Now here’s an exciting early Christmas present. Just chosen my six varieties from the Heritage Seed Library’s catalogue, which plopped into my email inbox on the first day of this month – about the most eagerly anticipated bit of virtual mail I’ve had for a long time.
The HSL is a fine institution, dedicated to preserving some of our oldest (and more recently most unusual) vegetables.
Heritage veg are increasingly finding their way into catalogues, and all sorts of things are making something of a comeback, from red-flowered broad beans to Telephone peas, baby ‘finger’ carrots and Lazy Housewife beans.
But the HSL deals with the extreme end of heritage: those varieties which have been passed on from father to son and mother to daughter, kept in packets in the back of sheds, collected again at the end of the season and resown the next.
True heirlooms, in other words, often passed on only to neighbours in a scruffy brown envelope without a second thought, the owner barely aware of what a little nugget of unique history they have in their guardianship. Many of these hand-me-down varieties are balanced precariously on the knife-edge of existence, the only ones left of their kind.
It’s these rarities which the HSL preserves in the interest of maintaining the diversity – genetic and general – of the vegetables we grow. Without them we’d all be condemned to circling around an ever-dwindling handful of veg approved by the supermarkets for uniformity, ease of mechanical picking and reliability. And where’s the fun in that?
The HSL is not allowed to sell its seed: they don’t conform to EU rules because their inherent variability means they can’t pass the tests on distinctiveness, uniformity and stability. That means they can’t be listed on the National List of approved vegetable cultivars: so they can’t be sold.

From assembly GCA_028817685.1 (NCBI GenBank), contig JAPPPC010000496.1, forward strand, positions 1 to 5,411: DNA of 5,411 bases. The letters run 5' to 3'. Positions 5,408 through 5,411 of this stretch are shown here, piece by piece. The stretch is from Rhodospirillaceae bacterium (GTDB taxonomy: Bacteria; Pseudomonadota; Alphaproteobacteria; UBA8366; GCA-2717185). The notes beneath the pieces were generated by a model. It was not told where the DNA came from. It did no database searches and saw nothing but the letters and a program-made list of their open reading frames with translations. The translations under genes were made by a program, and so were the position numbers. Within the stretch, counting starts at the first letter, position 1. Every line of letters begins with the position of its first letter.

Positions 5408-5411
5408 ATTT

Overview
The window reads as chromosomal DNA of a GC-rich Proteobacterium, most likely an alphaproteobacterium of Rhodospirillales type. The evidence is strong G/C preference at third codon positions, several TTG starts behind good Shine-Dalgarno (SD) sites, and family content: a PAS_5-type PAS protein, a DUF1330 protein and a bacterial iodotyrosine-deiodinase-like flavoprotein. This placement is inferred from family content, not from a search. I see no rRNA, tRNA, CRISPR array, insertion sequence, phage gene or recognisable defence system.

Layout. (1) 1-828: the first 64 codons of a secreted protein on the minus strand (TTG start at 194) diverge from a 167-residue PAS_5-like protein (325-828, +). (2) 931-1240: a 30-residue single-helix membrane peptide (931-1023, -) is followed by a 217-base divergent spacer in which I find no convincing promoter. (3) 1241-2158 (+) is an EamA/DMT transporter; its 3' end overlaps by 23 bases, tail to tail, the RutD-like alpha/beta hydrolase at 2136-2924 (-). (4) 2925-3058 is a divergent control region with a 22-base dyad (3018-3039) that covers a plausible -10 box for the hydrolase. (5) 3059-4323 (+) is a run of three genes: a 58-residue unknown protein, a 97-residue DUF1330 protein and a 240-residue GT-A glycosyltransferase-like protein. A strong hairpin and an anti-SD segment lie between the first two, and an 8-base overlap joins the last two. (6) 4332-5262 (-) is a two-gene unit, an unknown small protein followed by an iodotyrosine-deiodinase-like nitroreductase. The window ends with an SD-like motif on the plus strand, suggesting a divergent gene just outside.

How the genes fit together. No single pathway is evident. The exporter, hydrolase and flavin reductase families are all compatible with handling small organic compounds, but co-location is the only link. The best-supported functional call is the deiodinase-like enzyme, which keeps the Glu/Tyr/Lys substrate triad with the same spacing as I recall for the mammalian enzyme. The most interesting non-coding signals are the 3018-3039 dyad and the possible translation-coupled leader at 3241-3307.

The get-around for this has been simply to make HSL a charity, and give away six packets of seed to each member in return for the membership fee. Heritage varieties preserved; interesting varieties spread around more gardens; members happy. Simples!
So here are the six varieties I’m going to be growing next year. None of them I’ve ever grown before: all are hug-yourself exciting for different reasons. Can’t wait!
Asparagus kale: I’ve grown this one before, actually, but it never quite made it to the asparagus stage so I’m having another go. The plant grows just like kale, then in spring – just in time for the hungry gap – sends up delicious flower spikes which you eat just like broccoli. So it’s a dual-purpose veg really: my favourite kind.
Lablab bean ‘Vasu’s 30 Day Dwarf Papri’: Last time I grew lablab it was gorgeous but never made it to podding stage (flowers were lovely though). My conclusion was it needs more heat and light then we can give it here in the UK: but this one is said to get to flowering stage in 30 days, so I’m giving it another try.
Lettuce ‘Soulie’: I’m always up for a new variety of lettuce, and this has many things going for it. It’s French: tick. A cos variety; tick. Slow to bolt: tick. And it even has a red tinge to the leaves so the slugs should leave it alone. Sounds great.
Pea ‘Magnum Bonum’: I first saw this tall pea in a polytunnel at Knightshayes in Devon and have wanted to grow it ever since. It’s got the huge yields of all tall peas and the pods are said to stay well on the plant too.
Shark Fin Melon ‘Joe Dalgleish’: oooh shark fin melons… no idea what they taste like, no idea what to do with them, but anything that produces a triffid-like plant of stems 2m plus and massive watermelon-sized fruits has to be worth a go.
Squash ‘Sucrette’: good job I’ve got quite a big garden as this one’s a monster too. Huge yellow squashes with warty skins, weighing in at about 1kg each. And it’s French, so should have a good flavour too.